Though all distinct in their own ways, these stories also feel like they’re echoes of each other, particularly in the way that some of them reconfigure themes and ideas from other stories. “Suffering” and “Self-Portrait with Ghost,” for example, both deal with the troubled (?) distinction between reality and unreality, what is real and what is not. In the former story, the narrator attempts to give us an account of Ling, a woman overtaken by an increasing sense of paranoia; in the latter, the narrator encounters the ghost of her dead friend, who forces her to question her approach to her academic work. “Philip is Dead” and “First Love” are another pair that felt complementary to me, both stories that explore how romantic relationships shape–or indeed warp–your sense of self. Where “Philip is Dead” examines this in the context of artistic practice, “First Love” delves more into the nature of want and longing.

“Alone, she inched toward that feeling. It was painful, unbearable, to not have another against which to orient herself. It was also the closest she felt to free.”

Thematically, the stories of Self-Portrait with Ghost are concerned with how we know ourselves through others: in contrast to others, in opposition to them, in imitation of them, or simply alongside them. It’s a collection that’s interested in how we construct our sense of self not just through relationships–friends, lovers, family members–but also through narrative and art more broadly. In some stories like “Suffering,” “First Love,” and “The Three Women,” this is more of a thematic focus, whereas in a story like “The Odd Women,” it’s very much literalized through the inclusion of speculative elements (the only story that’s overtly speculative). When it comes to thematic focus, the title of the collection also effectively gestures at what it’s interested in exploring: “Self-Portrait with Ghost” speaks to how self-portraits, this conception of our selves by our selves, can be based on illusory images we may have of ourselves, or even of others. (That’s my interpretation anyway ¯\_(ツ)_/¯)

“Who are they, and who is he? The patches on Ling’s face are real–this I can see. So she has summoned me in, to read her life, so what is boring and endless might achieve the grace of plot. Because I do pity Ling, pity her suffering and its intractability, how she’s wound her life around herself in these most exquisitely foolproof chains. I pity her so much, I envy her. Would my own mind ever be capable of such imaginative feats as these?”

My favourite stories were “Suffering,” “First Love,” and “The Odd Women,” though honestly I felt like all of them had something that I liked or was drawn to. “The Odd Women” is the real standout here, in my opinion. It’s the longest story, and the most ambitious one, and it absolutely sticks the landing–which is doubly great, because it’s also the concluding story, ending the collection with a nice flourish.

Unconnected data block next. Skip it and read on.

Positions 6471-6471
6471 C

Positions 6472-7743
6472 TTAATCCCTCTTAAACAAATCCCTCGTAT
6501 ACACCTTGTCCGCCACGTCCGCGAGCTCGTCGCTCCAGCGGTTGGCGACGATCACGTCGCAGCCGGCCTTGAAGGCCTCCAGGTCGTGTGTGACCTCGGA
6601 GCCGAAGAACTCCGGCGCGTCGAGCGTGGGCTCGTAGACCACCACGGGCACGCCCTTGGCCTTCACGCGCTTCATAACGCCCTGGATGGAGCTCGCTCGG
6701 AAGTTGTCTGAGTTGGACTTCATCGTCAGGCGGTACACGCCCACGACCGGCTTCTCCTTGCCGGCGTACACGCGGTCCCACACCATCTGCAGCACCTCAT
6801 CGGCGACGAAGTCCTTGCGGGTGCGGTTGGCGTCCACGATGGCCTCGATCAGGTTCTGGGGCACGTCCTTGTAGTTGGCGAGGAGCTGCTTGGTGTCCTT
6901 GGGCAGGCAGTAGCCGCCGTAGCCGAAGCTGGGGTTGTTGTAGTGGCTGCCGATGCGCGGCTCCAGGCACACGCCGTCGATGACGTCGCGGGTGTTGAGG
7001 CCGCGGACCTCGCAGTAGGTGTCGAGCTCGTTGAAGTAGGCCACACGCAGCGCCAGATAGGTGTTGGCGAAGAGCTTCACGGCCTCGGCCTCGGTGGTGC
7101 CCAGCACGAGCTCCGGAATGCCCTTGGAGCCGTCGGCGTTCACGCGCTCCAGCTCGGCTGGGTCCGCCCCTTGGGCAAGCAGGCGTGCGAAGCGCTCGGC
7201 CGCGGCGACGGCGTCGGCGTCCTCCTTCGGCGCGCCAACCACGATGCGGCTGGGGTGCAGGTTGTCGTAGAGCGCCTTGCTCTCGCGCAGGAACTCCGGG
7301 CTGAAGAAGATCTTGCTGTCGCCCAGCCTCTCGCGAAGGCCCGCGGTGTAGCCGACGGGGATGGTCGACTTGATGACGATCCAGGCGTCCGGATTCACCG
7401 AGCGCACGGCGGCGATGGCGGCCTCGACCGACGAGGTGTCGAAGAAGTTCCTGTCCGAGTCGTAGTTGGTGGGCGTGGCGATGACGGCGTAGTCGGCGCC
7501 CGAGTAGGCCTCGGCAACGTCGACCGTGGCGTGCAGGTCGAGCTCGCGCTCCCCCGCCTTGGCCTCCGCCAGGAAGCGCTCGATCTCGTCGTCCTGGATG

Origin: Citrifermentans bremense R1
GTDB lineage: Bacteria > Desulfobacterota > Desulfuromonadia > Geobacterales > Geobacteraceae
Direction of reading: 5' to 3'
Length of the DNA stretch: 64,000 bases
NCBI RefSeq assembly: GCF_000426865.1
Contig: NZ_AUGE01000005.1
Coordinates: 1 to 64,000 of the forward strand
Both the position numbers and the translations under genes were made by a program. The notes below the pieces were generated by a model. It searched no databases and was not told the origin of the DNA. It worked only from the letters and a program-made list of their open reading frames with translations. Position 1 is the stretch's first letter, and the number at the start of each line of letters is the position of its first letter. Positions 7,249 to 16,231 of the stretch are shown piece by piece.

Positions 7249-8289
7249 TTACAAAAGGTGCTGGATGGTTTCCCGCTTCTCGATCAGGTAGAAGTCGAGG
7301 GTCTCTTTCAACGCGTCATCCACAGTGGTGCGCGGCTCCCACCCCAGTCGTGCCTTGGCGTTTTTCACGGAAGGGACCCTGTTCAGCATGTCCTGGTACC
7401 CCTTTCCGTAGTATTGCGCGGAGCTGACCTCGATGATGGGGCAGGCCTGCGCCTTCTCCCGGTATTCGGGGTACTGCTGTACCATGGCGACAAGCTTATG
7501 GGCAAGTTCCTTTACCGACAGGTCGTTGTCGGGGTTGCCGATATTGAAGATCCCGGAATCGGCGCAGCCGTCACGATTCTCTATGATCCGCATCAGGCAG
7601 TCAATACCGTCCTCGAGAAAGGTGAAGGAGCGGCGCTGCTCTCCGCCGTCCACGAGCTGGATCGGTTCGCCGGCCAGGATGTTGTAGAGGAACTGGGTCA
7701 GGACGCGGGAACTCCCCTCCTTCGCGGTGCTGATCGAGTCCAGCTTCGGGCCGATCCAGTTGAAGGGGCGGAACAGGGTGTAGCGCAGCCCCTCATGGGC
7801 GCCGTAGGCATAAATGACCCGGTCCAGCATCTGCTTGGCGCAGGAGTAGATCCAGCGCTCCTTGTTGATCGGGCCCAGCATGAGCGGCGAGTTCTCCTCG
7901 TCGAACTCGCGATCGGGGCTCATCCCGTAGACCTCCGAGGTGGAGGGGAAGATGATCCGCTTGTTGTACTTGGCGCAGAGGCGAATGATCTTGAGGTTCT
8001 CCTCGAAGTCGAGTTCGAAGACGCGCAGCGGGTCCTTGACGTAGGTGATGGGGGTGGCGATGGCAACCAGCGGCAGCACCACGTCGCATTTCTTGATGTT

Self-Portrait with Ghost was a collection whose stories I wasn’t necessarily emotionally invested in, but rather one that intellectually engaged me; a “thinking” book more than a “feeling” book–and a really great one at that.


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BOOK REVIEW: THE OTHER MOTHER by RACHEL M. HARPER (aka my favourite book of the year)


The Other Mother is, to me, a perfect novel: a masterclass in character work and prose, skillfully structured and thematically rich. It’s a multigenerational family saga, one that embodies just how capacious and powerful that genre can be. In saying that this novel is a “multigenerational family saga,” I’m also saying that it’s able to encompass so much: the thorny and complicated family dynamics, the tangled threads that by turns connect and bind these characters together, the change and growth from one generation to the next, and the expansive sense of time and place that is facilitated by a narrative that unfolds over the course of decades. What’s more, it all comes together with such impressive command; it is a real testament to Harper’s skill that she is able to write a story that is so large in its scope and yet so intimate in its focus; the narrative is at once sweeping and minute, giving you access to a plethora of interconnected characters and colouring in their histories for you, but also allowing you to get to know and understand them in an incontrovertibly real and grounded way. “The whole is greater than the sum of its parts”–what we get here is both a sense of the whole and of the parts, of the family entire and of the person in particular.

“He wondered if time was a form of love, a way of dolling out affection in reasonable pieces, in parts small enough that you weren’t aware of their size, and of what was slowly disappearing from your own form as you gave them away.”